Trump will betray the American working class
Betrayal is the US president’s stock in trade, just ask Steve Bannon
President Donald Trump will betray the US working class, it’s what he does. Photograph: AP
With Steve Bannon out of the White House, it’s clearer than ever that President Donald Trump’s promise to be a populist fighting for ordinary workers was worth about as much as any other Trump promise – that is, nothing.
His agenda, such as it is, amounts to reverse Robin Hood with extra racism – the conventional Republican strategy of taking from struggling families to give to the rich, while distracting lower-income whites by attacking Those People, with the only difference being just how blatantly he plays the race card.
At first sight, however, the Trump version of this strategy doesn’t seem to be going very well. The attempt to repeal Obamacare was almost a caricature of trickle-down policy – take health coverage away from 20-plus million Americans while cutting taxes on a handful of wealthy individuals. But it was massively unpopular, and appears to have failed in Congress.
The next item on the agenda, tax “reform,” may not fare much better. I use scare quotes because a true reform, reducing some tax rates but making up for the lost revenue by closing loopholes, was never going to happen.
Straight-out tax cuts, which benefit corporations and the wealthy while blowing up the deficit, might still go through, but even that looks doubtful. So is the Trump agenda dead?
Not necessarily, because trickle-down has never been the whole story of the Republican assault on workers. Or to put it another way: don’t just watch Congress, keep your eyes on what federal agencies are doing.
When you step back and take the long view on trickle-down policies, what you realise is that Trump’s legislative failure is more the rule than the exception.
The election of Ronald Reagan was supposed to have set America on a path toward lower taxes and smaller government – and it did, for a while. But those changes have largely been reversed.
According to the Congressional Budget Office, back in 1980 the top 1 per cent paid 33 per cent of its income in federal taxes. Under Reagan, that share briefly fell below 25 per cent. But as of 2013, the most recent year covered, Obama’s tax hikes had brought federal taxes on the 1 percent back up to 34 per cent of income.
What about safety net programmes? Some were savagely cut – but others have grown, a lot. Take Medicaid, which in 1980 covered only 7 per cent of non-elderly Americans. Today that number is up to 21 per cent.
Looking only at taxing and spending, then, one might conclude that the conservative economic agenda has largely failed. But here’s the thing: While the rich still pay taxes and the safety net has in some ways gotten stronger, the decades since Reagan have nonetheless been marked by vastly increased inequality, with stagnating wages for most, but soaring incomes for a tiny elite.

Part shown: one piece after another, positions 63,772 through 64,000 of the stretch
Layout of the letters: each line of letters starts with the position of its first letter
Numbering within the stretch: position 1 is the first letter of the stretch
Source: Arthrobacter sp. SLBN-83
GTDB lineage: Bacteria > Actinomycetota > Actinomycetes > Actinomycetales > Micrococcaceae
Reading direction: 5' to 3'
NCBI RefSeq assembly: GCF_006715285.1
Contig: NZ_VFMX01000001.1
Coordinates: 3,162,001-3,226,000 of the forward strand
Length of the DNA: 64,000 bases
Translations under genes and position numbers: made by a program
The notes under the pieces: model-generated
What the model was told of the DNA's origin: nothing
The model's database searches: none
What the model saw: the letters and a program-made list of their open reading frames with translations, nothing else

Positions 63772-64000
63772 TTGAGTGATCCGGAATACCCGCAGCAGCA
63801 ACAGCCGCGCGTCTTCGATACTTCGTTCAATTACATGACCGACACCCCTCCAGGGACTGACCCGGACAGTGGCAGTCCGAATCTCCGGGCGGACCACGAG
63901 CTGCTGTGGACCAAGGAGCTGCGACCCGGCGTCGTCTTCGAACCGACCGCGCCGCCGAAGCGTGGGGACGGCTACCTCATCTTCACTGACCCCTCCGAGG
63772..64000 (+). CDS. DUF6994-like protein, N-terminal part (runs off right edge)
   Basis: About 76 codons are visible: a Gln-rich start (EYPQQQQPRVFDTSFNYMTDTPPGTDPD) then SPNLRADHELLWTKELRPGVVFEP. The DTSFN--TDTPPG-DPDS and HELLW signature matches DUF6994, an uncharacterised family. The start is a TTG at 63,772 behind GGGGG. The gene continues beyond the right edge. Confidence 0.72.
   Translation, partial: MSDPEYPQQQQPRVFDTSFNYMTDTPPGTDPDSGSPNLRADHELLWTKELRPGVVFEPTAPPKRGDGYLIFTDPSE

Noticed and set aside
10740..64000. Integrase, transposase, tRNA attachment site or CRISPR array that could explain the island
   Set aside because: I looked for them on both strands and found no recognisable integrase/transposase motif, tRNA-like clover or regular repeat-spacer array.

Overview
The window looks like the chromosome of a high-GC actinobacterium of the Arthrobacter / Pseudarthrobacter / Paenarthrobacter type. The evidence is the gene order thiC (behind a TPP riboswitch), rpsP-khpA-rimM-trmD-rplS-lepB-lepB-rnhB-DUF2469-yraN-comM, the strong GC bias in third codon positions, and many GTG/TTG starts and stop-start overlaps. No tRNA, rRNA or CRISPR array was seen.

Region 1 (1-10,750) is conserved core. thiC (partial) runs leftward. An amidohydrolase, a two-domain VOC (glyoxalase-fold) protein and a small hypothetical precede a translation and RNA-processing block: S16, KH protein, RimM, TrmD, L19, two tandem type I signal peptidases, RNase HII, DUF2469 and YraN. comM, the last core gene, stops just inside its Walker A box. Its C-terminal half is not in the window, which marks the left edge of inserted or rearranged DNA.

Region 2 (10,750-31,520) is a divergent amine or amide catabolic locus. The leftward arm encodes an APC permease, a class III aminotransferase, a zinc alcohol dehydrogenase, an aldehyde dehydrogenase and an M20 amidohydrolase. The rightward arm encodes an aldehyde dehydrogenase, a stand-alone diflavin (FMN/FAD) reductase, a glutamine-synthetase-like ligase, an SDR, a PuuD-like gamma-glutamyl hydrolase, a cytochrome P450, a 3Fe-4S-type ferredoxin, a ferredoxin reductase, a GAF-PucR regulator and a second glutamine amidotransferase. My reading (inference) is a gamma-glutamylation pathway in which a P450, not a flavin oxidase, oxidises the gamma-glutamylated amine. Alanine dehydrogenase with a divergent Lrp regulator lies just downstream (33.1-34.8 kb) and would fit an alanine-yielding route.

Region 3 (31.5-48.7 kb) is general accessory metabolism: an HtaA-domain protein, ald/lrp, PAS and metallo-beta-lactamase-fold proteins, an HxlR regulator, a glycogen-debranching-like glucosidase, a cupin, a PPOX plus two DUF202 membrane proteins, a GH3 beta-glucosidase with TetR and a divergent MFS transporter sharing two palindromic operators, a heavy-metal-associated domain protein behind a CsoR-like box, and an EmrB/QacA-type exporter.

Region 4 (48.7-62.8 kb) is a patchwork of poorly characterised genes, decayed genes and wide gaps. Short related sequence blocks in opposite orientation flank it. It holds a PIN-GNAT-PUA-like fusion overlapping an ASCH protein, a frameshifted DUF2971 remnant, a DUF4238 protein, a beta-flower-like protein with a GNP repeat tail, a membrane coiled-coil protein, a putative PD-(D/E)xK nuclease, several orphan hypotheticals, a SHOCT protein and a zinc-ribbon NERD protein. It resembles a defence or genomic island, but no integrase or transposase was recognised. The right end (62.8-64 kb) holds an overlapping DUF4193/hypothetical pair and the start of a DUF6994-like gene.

How did that happen? Yes, globalisation probably played some role, as did technology. But other wealthy countries, just as exposed to the winds of global change, haven’t seen anything like America’s headlong rush into a new Gilded Age.
To understand what happened to us, and in particular to American workers, you need to look at policy – and especially the kind of policy that often flies under the media’s radar. Take one example, covered a few months ago in a striking Times essay: the decline in the fortunes of truck drivers, whose pay used to make them members of the middle class.
No more: Their real wages have fallen about a third since the 1970s, with most of the decline taking place during the Reagan years. Now, globalisation and technology haven’t destroyed trucking jobs; on the contrary, the industry is facing a labour shortage. What happened to truckers was, basically, the collapse of their bargaining power due in part to a changed ideological climate – not least at the National Labor Relations Board – that encouraged private employers to fight unionisation, and in part to deregulation that undercut the position of unionised firms.
Take another example, at the opposite end of the spectrum: does anyone doubt that financial deregulation played an important role in surging incomes at the very top of the income distribution?
Which brings us back to Trump and the effect he’ll have on America’s working class. Right now it looks as if he may have much less effect on taxing and spending than most people expected. But other policies, often made administratively by federal agencies rather than via legislation, can matter a lot.
True, Trump failed in his attempt to appoint a deeply anti-labour, minimum wage opponent and fast-food executive to head the Labor Department. But the fact that he even tried to appoint Andrew Puzder tells you a great deal.
The point is that progressives shouldn’t celebrate too much over Trump’s legislative failures. As long as he’s in office, he retains a lot of power to betray the working people who supported him. And in case you haven’t noticed, betraying those who trust him is a Trump speciality.